English Feature 7-37748 Broadast August 18, 2003
Indian immigrant parents in the Washington area have found a way of occupying their children during summer vacation that is both fun and spiritually uplifting. Let's visit the Chinmaya Mission’s summer camp, where Indian-American children learn some basic principles of Hinduism while also participating in sports and games and field trips to interesting places.
(Chanting)The children sit cross-legged on the carpeted floor of a large auditorium, facing a saffron-robed swami in an easy chair who is rhythmically clinking small brass cymbals. He leads them in chanting and prayers, and then tells them a story that in a subtle and humorous way emphasizes one of the virtues Hinduism teaches. Swami Dheerananda says there are eighteen such virtues, and there is even a song that helps people remember them.
“It goes, Serenity, regularity, absence of vanity. Sincerity, simplicity, veracity. Equanimity, fixity, non-irritability, adaptability, humility, tenacity. Integrity, nobility, magnanimity. Charity, generosity, purity.”
The kids attending the camp range in age from five to fifteen. They sign up for two or three or however many weeks of the summer-long program. The director of the camp, Sethuraman Balan, says parents, most of whom are immigrants from India, send their American-born children to the Chinmaya Mission camp to expose them to their traditional customs and values.
“Basically the immigrant parents are kind of lost, they don’t know what to do with their children, how to imbibe the cultural heritage to which they belong, and how to inculcate the values of life, because they are in a different society, and they have to adjust themselves as to how best to integrate in this country without losing our own identity.”
Mr. Balan believes that the United States is the one country in the world where you can retain those aspects of your ethnic heritage that you value while integrating fully into American society. He says his camp’s mission is to help the children who attend achieve this harmony in their lives.
“So these are the things which we try to inculcate in them. How to identify yourself, and be proud of your heritage, and at the same time be a responsible citizen of this country. It all boils down to the values of life and creating a positive attitude in dealing with life.”
In addition to religious chanting, prayers, and inspiring stories from scripture, the camp’s program includes yoga, classical and folk dancing, vocal and instrumental music, arts and crafts. There is time for sports, indoor games, swimming and socializing. Thirteen-year-old Tarang Bapna, who is attending the camp for the second year, is quite clear about which parts of the program he likes best.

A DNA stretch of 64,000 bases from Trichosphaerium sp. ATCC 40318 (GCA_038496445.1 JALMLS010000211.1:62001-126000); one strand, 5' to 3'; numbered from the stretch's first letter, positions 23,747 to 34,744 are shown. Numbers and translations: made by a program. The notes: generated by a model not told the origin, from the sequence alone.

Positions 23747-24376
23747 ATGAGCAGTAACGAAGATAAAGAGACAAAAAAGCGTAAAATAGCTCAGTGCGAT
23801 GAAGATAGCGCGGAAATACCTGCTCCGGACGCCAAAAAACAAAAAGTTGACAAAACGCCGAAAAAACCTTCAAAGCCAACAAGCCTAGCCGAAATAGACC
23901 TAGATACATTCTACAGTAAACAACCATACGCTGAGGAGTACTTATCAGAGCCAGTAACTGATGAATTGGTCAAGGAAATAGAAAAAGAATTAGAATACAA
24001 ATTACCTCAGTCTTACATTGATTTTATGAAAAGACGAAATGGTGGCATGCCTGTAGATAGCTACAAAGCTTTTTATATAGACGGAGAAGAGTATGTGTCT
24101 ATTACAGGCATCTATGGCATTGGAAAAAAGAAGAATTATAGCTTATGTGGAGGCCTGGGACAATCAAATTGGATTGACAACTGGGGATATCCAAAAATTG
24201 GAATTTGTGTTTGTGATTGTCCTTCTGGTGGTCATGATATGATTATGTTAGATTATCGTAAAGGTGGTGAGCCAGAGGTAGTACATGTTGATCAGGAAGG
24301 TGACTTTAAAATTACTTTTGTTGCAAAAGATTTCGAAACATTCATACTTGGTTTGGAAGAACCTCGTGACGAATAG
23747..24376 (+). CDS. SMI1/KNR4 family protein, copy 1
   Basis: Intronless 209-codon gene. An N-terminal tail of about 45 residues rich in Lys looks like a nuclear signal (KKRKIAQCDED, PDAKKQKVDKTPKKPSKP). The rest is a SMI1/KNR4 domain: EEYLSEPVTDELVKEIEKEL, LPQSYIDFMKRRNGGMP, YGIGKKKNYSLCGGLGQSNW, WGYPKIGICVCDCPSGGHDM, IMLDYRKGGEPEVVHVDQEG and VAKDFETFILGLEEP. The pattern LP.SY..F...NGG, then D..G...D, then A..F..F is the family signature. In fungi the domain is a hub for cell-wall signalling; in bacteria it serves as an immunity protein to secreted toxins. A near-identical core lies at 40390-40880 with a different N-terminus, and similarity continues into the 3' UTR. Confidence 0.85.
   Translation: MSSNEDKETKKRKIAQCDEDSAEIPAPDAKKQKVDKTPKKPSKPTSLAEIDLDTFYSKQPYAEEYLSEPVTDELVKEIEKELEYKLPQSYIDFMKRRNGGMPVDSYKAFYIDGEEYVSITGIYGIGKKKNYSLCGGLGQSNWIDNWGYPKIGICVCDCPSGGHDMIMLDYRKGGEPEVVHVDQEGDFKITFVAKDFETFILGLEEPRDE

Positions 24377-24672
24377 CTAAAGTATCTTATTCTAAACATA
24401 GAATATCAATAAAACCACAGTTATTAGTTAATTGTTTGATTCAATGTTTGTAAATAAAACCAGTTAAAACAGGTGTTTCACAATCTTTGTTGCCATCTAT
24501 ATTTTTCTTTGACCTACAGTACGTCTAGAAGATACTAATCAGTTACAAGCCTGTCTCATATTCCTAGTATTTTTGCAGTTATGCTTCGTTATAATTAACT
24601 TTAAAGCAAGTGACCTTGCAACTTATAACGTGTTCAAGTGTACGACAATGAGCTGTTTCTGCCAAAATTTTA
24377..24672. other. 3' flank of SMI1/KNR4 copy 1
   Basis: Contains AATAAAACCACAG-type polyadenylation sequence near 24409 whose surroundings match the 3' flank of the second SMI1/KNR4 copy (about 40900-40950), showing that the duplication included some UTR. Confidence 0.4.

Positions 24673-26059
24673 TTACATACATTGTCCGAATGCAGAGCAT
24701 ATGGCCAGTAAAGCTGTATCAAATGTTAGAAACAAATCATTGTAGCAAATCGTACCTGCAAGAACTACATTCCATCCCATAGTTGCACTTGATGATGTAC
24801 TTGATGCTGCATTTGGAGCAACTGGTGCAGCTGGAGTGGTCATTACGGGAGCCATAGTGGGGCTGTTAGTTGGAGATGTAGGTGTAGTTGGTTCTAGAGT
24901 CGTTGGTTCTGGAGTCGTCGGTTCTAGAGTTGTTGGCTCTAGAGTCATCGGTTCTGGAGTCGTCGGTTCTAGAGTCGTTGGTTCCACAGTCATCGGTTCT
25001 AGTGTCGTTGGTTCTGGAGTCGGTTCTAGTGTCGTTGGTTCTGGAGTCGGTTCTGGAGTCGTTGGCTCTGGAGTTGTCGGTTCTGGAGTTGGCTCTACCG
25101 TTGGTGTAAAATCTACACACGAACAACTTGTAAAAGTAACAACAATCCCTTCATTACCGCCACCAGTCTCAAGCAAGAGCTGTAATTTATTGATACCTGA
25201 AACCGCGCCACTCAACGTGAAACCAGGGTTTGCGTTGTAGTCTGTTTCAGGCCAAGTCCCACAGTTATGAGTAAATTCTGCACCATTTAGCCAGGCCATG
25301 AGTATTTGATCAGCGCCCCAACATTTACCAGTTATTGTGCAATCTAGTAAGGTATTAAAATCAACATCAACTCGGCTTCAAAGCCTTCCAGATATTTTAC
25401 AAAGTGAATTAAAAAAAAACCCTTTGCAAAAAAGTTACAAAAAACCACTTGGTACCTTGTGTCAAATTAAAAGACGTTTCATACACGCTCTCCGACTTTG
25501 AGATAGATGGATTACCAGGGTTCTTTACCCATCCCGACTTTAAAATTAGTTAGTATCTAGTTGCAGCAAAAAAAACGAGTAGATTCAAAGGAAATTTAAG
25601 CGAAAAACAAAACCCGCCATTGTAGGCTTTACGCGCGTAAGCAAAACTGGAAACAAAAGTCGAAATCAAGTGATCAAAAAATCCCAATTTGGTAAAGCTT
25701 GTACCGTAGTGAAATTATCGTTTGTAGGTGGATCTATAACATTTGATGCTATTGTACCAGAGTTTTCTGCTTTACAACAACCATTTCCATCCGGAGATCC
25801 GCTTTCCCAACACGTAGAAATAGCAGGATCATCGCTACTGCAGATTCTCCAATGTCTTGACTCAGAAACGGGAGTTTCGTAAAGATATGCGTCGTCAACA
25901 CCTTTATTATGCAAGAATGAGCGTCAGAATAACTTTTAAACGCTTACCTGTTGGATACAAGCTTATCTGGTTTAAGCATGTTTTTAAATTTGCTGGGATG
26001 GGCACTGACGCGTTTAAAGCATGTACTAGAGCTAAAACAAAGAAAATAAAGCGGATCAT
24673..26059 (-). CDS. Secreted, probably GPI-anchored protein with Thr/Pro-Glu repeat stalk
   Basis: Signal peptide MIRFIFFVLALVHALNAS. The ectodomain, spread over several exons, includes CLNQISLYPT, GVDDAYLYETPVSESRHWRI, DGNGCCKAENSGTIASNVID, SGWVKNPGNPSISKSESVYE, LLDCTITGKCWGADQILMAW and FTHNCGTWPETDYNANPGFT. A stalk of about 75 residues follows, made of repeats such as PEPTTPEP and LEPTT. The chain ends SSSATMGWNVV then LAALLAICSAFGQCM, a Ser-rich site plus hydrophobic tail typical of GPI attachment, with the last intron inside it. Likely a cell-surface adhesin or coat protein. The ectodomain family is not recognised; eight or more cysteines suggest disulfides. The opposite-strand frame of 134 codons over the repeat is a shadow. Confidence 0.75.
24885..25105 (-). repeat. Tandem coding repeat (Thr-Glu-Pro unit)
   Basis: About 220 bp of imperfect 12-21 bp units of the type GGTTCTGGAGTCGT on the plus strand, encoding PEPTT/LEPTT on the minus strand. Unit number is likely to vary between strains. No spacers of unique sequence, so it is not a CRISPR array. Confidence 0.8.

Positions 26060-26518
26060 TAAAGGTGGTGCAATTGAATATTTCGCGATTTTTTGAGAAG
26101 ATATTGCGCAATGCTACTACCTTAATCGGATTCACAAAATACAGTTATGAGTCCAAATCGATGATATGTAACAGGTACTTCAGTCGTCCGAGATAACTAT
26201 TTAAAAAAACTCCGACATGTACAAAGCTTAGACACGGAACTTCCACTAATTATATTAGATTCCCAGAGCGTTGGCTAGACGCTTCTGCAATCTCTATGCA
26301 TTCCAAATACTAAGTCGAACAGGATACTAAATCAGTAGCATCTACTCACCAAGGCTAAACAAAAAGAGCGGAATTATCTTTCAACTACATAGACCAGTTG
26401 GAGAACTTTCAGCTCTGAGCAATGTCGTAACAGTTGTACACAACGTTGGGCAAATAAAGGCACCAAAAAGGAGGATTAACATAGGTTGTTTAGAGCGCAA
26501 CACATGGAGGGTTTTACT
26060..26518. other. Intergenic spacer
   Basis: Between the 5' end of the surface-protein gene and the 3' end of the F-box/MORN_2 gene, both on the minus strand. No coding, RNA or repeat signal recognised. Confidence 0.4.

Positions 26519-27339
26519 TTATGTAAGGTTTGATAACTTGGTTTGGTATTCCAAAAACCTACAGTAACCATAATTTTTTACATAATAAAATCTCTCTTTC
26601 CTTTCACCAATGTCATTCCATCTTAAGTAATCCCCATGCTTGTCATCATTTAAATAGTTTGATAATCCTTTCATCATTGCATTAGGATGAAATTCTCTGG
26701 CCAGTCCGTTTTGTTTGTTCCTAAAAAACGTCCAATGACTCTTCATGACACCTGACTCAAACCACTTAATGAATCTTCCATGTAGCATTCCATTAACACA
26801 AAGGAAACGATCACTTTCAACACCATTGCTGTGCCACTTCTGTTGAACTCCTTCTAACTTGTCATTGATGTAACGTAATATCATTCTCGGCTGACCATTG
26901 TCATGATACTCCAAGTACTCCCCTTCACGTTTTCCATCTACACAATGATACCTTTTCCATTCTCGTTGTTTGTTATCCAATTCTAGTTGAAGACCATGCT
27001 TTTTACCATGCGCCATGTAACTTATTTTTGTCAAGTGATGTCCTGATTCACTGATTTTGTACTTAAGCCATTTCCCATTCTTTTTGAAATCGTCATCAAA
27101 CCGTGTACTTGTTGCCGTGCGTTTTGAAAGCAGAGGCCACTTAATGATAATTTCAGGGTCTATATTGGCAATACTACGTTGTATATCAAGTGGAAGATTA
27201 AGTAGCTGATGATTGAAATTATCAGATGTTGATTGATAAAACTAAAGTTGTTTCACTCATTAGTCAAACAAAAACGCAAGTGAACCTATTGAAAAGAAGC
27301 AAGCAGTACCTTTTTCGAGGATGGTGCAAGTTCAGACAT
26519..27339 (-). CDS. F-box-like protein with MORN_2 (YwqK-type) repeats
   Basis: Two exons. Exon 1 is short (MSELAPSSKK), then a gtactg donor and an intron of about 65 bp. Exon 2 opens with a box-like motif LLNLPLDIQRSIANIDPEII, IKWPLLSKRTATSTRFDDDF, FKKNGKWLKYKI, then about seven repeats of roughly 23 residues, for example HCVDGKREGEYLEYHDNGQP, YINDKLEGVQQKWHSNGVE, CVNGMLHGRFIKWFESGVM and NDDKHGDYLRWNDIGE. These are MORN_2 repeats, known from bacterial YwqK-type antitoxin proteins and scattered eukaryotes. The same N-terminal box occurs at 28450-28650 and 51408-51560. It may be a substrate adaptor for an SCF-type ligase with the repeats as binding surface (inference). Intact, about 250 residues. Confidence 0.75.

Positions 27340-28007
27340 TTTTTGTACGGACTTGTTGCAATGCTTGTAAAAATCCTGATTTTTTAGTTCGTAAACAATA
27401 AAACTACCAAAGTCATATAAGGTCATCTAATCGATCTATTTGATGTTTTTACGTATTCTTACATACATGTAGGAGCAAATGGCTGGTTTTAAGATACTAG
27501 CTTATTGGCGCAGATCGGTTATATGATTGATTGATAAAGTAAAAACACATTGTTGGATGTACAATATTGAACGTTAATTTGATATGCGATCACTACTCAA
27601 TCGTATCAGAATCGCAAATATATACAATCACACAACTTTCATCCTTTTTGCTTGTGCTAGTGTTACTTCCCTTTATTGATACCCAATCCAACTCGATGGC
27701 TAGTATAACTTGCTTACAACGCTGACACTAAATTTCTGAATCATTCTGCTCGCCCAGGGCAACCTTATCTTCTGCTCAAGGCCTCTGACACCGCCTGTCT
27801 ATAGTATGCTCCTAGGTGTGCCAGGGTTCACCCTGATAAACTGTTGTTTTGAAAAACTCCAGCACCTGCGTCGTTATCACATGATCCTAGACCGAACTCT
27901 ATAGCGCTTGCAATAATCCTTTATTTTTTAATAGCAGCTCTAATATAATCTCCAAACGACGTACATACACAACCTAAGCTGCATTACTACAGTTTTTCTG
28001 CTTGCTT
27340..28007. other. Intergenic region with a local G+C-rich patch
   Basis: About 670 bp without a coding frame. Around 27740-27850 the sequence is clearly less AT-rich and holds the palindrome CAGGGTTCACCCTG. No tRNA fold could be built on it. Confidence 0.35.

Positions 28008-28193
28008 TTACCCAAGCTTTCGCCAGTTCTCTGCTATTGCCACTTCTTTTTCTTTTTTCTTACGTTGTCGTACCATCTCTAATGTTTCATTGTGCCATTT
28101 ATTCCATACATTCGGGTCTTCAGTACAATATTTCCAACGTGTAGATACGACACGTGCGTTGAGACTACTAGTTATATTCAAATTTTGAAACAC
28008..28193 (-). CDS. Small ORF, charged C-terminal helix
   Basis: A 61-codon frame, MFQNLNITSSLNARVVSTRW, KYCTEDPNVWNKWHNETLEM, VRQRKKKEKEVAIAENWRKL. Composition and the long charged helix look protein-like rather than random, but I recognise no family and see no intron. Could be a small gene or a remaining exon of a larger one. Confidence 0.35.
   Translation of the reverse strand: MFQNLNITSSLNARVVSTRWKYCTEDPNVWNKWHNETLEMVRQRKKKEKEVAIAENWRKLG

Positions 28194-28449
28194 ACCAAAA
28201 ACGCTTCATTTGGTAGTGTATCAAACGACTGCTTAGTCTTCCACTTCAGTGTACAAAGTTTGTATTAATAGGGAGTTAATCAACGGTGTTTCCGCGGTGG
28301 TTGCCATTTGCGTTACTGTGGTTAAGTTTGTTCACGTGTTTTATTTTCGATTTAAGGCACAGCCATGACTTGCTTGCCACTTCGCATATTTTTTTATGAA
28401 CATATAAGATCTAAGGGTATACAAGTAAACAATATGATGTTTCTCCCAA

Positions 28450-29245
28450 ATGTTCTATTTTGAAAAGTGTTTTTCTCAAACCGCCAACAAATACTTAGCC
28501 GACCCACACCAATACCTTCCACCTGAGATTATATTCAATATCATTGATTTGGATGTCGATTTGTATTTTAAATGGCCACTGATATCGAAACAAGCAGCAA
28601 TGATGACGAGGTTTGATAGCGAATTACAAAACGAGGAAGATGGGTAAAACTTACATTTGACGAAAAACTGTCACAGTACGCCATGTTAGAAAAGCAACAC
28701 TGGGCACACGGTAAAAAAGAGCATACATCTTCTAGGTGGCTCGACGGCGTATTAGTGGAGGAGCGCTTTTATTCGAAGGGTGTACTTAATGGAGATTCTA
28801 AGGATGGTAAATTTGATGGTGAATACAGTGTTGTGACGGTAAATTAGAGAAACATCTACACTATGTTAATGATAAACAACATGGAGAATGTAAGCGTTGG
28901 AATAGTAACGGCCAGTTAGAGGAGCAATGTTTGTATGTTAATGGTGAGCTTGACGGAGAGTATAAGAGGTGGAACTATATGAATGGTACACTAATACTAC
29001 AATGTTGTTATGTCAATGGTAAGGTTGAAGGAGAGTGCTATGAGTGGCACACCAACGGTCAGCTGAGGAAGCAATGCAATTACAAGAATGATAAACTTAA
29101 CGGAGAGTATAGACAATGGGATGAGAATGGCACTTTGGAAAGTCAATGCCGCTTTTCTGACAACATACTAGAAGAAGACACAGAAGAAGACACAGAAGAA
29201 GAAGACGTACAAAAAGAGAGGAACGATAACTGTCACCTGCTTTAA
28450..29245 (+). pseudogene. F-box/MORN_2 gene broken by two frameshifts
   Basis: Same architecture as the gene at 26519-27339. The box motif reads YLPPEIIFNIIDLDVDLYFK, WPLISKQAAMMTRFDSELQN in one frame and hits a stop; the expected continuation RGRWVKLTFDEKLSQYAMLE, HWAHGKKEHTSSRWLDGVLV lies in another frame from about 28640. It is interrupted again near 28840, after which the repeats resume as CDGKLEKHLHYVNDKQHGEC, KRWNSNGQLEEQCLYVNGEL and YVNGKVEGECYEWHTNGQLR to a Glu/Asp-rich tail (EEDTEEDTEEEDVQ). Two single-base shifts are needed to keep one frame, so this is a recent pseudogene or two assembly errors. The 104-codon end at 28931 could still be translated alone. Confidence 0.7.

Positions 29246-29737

“I like the games, and the ping-pong, the basketball, and I like playing and being with my friends.”
He is not as enthusiastic about the spiritual teachings that are part of each day’s program, but admits that they may be of some value.
“I find those boring. But yes, I learn a lot. About my religion, sort of, and ah… I learned a lot of values from this school, about truthfulness, and honesty, just being a good kid. I’ve also learned a lot about Hinduism.”
Tarang says he likes coming to the summer camp because here he meets friends who are more like him than most of his American schoolmates.
“See, most of my American friends are non-vegetarians, but I’m a vegetarian, and some kids here are vegetarians. The kids here, since they’ve gone through this religious process, they’re much better behaved than kids who have not gone through religious teaching. People who don’t go to a church or another religious place, they might not be as well-behaved, because they don’t know the proper way to live, or something like that.”
Tarang Bapna was born in America to Indian immigrant parents. His parents speak Hindi at home, while Tarang speaks mostly English. He says that when visiting India he feels at home there, but intends to live in the United States when he grows up -- his dream is to work for the CIA. Meera Puri, the administrator of the Chinmaya Mission camp, says that in the ten years of its existence the camp has helped many young people like Tarang Bapna come to terms with straddling two worlds.
“Initially it does cause a little bit of an identity crisis, but there is a way that this identity crisis can be resolved. And Chinmaya Mission has played a very big role in the life of young adults who are born here, who have seen a different culture at home and who have seen a different culture outside. And all the confusions that they have had in their minds, they have been resolved here at the Chinmaya Mission.”
Watch for more pictures of the activities at Chinmaya Mission summer camp and the people who participated in this program coming soon.